The sourcing of 5-meo-dmt extracted from the Sonoran Desert Toad is poorly understood and incorrectly reported. Here, we will try to add our knowledge and experience to the conversation and hopefully teach you some things along the way.
Myth #1-the toad uses the 5-meo-dmt in its glands as a defense mechanism.
This is not true. Every single toad collector and sanctuary person we spoke with agreed with this position.
Members of the Church of the Sacred Synthesis spent part of this recent summer of 2022 on both the Mexican and US sides of the Sonoran Desert. We worked with a toad Jedi who spent his 6th season living with the toads in southern Arizona and we visited a toad sanctuary and worked with the Seri people in Mexico using bufo. We also spoke and worked with numerous toad milkers on the US side including some who had collected medicine in Mexico and who work with a different sanctuary than the one we visited.
Snakes, Racoons, and birds of prey are the top predators of Bufo Alvarius. Mammalian brains and retinas make 5-meo-dmt. Snakes and birds are not affected by 5-meo-dmt since they don’t have it in their biology. Raccoons have learned to catch the toads by their rear legs and flip them over and eat them from their underside to avoid the glands on the top of their skin.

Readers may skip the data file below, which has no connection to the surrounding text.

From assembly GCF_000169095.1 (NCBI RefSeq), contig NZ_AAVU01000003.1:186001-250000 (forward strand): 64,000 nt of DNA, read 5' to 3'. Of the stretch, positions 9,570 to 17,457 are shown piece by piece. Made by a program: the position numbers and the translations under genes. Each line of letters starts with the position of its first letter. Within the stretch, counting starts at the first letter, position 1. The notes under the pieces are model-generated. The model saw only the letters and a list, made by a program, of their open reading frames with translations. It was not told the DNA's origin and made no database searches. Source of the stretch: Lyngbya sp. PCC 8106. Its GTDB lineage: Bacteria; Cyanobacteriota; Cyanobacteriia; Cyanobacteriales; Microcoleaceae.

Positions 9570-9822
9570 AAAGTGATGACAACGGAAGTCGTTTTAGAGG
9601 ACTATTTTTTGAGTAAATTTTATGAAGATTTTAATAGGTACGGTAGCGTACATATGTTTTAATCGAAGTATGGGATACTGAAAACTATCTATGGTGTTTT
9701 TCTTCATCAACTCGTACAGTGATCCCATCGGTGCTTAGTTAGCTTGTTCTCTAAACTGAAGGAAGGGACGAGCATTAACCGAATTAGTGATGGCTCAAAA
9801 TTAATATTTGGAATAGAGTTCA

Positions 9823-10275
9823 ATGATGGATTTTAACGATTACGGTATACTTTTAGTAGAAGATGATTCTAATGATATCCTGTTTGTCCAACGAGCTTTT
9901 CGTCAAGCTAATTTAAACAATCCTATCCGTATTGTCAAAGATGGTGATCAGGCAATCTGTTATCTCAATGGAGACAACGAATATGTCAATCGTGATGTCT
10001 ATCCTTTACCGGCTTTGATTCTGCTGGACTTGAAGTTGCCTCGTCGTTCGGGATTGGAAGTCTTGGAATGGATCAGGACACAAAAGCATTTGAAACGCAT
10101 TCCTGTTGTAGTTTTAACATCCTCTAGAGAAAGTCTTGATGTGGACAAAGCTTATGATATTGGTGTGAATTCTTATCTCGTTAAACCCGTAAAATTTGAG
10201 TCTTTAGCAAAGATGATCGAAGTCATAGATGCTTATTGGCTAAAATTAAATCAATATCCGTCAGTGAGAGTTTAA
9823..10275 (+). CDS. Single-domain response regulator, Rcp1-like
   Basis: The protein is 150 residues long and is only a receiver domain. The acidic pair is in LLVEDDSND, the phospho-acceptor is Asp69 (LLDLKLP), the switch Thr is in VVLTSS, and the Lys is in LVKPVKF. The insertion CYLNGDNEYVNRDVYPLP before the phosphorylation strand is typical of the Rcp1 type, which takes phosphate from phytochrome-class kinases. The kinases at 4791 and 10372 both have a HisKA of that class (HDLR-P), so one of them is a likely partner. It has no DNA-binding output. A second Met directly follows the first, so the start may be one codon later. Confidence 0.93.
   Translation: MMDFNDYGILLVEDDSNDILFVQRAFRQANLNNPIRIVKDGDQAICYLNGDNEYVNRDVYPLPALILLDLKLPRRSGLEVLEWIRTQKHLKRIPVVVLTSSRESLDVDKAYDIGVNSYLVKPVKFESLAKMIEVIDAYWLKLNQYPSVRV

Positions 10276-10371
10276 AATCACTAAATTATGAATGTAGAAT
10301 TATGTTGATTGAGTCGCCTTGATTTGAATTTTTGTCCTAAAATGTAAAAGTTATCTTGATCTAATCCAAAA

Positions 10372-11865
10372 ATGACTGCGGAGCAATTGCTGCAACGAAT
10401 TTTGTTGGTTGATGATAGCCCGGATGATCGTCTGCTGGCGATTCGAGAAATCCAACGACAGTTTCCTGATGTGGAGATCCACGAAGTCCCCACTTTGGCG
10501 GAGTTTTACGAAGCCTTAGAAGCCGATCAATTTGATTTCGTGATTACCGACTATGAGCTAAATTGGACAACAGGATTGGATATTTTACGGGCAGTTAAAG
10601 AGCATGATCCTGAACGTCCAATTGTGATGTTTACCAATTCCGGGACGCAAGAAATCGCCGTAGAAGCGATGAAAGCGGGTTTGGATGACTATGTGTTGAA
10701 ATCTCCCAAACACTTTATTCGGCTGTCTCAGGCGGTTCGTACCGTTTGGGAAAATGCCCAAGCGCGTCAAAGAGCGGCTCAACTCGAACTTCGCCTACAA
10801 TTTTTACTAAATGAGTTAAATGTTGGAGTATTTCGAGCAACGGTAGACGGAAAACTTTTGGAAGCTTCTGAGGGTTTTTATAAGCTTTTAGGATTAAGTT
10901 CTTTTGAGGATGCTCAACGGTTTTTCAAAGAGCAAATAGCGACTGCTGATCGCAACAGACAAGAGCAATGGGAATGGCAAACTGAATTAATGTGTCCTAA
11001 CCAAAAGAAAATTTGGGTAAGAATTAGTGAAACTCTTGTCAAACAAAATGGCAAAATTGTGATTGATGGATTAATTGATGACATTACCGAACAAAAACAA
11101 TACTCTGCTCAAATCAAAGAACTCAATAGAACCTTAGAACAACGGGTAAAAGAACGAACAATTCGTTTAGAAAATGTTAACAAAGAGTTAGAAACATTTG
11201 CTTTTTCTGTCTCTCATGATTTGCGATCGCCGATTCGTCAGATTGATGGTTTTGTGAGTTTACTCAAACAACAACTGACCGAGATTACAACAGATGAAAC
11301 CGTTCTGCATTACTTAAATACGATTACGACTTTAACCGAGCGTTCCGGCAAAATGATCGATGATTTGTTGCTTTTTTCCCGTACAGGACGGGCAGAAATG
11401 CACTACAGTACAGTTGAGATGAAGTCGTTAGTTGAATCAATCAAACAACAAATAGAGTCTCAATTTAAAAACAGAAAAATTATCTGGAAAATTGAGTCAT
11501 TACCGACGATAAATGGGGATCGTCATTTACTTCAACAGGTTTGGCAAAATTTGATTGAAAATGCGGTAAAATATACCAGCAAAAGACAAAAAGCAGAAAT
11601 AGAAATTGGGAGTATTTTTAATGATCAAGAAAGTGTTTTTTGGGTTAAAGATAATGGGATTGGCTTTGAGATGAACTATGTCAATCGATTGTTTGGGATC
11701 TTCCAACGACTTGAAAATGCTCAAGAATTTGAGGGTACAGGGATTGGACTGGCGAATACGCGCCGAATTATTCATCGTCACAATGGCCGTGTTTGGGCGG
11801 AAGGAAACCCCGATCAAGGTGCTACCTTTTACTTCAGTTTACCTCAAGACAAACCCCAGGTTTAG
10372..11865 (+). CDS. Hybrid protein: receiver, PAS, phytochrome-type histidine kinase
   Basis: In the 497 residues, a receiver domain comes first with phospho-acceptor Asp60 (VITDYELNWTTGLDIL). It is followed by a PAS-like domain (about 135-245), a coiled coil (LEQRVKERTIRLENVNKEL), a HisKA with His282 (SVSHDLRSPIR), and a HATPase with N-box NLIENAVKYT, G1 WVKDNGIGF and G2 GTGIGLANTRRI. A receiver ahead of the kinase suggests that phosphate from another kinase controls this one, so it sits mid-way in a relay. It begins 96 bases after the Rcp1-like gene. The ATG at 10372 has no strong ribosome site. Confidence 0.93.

Seeing the toads in their natural habitat their primary defense mechanism is immediately apparent. They are the biggest and strongest toads on the planet. Their primary defense mechanism is to come out only at night and then if attacked run under the nearest brush.
Leading Causes of the Decreasing Toad Population
The effects of habitat loss and climate change are immediate threats to the species. Yet the major reason for the loss of numbers of the toads is the #2 myth-toad aficionados collecting their exudate are the primary cause in the decrease in toad populations. This is not true. The primary cause of their decrease is water loss in their natural habitats
Visiting a toad sanctuary on the Mexican side of the Sonoran desert, when you cross the US-Mexico border at the California/Arizona border there is no longer any water flowing in the Colorado River on the Mexican side. The river is the borderline between the two states. We got to enter the Colorado river near the Lake Havasu Reservoir, AZ less than 200 miles north of the US/Mexico border. Here several large diversions draw from the river, providing water for the Salt River Valley of Arizona and metropolitan Southern California. The last major U.S. diversion is at Imperial Dam, where over 90 percent of the river’s flow is diverted to irrigate California’s Imperial Valley, the most productive winter agricultural region in the United States.
All of the toads living on the Mexico side of the Colorado River around the banks do not have any livable habitat since there is no river to support them. The leading threat to the toad’s existence is the lack of water and water table compromise.